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cresco , crēvi, crētum, 3 (
I.inf. perf. sync. cresse, Lucr. 3, 683), v. inch. n. [1. creo].
I. Orig., of things not previously in existence, to come forth, grow, to arise, spring, be born, become visible, appear (so mostly poet.)
B. Trop.: “haec villa inter manus meas crevit,Sen. Ep. 12, 1: “ingens hic terris crescit labor,Sil. 3, 75.—Far more freq.,
II. Of things already in existence, to rise in height, to rise, grow, grow up, thrive, increase, etc.
2. Transf., to increase in number to, augment, multiply: “non mihi absenti crevisse amicos,Cic. Sest. 32, 69 (B. and K. ex conj. decrevisse): “adhuc crescentibus annis,Ov. A. A. 1, 61.—
B. Trop.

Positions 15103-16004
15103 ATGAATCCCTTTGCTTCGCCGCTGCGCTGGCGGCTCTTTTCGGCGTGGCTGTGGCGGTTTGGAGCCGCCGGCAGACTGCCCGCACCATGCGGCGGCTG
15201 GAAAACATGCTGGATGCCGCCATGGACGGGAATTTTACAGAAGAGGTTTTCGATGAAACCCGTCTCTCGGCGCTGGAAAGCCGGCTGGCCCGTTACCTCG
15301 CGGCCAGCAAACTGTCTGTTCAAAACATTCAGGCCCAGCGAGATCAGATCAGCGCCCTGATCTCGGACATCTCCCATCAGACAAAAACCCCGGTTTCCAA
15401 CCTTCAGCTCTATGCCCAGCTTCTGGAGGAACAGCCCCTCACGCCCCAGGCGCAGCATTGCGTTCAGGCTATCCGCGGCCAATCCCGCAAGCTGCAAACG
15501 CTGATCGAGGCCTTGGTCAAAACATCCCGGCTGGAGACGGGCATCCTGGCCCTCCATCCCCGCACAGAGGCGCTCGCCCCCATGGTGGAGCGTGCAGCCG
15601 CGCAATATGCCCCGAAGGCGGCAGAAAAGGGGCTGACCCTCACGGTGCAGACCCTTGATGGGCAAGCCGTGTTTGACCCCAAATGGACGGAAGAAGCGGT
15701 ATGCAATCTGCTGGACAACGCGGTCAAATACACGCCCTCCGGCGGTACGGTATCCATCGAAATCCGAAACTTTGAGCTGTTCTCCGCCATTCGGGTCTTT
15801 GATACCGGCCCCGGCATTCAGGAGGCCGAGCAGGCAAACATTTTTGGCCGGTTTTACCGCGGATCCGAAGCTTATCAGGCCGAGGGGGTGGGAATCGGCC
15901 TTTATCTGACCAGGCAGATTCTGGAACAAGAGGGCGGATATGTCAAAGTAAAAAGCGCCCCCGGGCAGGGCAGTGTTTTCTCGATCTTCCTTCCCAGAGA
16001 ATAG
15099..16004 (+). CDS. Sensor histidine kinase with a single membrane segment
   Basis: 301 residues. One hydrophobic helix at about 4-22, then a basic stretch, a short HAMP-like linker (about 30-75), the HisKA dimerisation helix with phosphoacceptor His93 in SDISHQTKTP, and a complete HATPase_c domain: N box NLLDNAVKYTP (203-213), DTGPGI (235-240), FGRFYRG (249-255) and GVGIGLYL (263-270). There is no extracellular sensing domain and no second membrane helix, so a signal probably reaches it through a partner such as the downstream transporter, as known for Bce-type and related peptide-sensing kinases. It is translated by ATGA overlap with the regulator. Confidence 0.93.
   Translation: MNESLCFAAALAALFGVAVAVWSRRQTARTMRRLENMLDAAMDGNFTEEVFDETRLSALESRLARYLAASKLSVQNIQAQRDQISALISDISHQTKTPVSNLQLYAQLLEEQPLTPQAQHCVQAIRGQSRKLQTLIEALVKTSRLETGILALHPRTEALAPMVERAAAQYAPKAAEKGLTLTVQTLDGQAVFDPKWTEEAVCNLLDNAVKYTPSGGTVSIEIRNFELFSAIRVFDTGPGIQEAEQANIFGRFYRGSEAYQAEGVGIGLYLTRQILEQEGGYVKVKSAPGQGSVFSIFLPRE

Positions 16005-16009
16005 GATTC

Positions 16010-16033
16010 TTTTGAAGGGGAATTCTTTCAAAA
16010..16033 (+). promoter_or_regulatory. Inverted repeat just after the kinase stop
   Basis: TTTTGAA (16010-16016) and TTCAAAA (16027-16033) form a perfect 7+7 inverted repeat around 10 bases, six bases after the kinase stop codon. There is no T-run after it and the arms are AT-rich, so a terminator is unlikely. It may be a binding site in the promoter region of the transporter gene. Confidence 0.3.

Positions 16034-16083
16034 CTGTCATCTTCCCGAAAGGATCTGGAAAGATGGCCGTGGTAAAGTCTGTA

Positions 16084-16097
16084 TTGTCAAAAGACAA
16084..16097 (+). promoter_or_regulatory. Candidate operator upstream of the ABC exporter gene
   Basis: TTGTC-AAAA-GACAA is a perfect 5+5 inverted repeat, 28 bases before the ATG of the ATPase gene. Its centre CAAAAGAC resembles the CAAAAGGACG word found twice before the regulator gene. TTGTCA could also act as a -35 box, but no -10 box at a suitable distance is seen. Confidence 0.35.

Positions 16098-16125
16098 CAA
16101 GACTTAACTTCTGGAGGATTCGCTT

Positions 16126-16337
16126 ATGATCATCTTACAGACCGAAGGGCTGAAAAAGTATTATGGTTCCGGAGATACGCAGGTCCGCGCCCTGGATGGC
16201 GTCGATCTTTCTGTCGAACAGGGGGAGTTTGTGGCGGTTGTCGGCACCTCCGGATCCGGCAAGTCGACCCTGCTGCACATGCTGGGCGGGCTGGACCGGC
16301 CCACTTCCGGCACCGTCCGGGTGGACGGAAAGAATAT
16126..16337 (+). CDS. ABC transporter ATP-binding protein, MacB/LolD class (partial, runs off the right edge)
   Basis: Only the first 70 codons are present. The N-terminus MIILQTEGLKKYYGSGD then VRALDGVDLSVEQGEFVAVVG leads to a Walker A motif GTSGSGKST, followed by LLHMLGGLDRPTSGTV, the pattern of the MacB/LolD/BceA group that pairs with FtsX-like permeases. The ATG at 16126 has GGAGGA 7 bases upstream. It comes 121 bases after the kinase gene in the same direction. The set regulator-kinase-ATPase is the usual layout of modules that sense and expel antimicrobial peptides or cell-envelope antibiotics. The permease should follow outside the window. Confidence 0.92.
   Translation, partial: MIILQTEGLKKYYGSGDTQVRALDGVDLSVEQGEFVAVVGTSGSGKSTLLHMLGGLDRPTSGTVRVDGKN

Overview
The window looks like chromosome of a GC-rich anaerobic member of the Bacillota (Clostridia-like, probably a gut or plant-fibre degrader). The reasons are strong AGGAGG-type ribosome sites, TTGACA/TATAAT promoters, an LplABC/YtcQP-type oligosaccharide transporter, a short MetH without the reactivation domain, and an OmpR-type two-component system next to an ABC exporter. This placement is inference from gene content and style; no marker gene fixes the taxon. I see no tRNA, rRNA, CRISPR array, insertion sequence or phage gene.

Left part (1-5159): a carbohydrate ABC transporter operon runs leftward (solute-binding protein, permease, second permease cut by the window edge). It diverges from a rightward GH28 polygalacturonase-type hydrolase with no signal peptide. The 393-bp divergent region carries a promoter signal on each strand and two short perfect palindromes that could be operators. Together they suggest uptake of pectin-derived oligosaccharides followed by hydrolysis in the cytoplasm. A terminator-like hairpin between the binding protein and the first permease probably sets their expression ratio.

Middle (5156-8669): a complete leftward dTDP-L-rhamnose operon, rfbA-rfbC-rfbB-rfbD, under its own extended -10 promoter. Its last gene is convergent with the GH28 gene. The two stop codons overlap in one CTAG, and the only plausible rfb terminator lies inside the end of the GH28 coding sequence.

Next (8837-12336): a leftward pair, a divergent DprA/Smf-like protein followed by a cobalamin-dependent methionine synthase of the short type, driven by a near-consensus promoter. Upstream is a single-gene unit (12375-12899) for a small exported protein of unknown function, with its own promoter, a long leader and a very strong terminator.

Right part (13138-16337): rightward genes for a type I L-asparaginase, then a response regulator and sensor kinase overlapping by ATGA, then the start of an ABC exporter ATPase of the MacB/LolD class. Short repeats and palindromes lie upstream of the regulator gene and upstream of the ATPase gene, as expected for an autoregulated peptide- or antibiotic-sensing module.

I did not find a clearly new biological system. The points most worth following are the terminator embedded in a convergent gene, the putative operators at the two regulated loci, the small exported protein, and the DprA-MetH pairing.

2. In partic., to rise or increase in distinction, honor, courage, etc., to be promoted or advanced, to prosper, to become great, attain honor: “accusarem alios potius, ex quibus possem crescere,Cic. Rosc. Am. 30, 83: “ex invidiā senatoriā,id. Clu. 28, 77: “ex his,Liv. 29, 37, 17: “ex me,id. 35, 19, 5: “de uno isto, de multis,Cic. Verr. 2, 5, 67, § 173: “dignitate, gratiā,Nep. Att. 21, 1; cf. id. ib. 10, 3; and absol.: “crescendi in curiā occasio,Liv. 1, 46, 2: “cresco et exsulto et discussā senectute recalesco, quotiens, etc.,Sen. Ep. 34, 1; cf.: “gaudet et ex nostro crescit maerore Charaxus,Ov. H. 15, 117: “hic uno modo crescere potest, si se ipse summittat, etc.,Plin. Pan. 71, 4.
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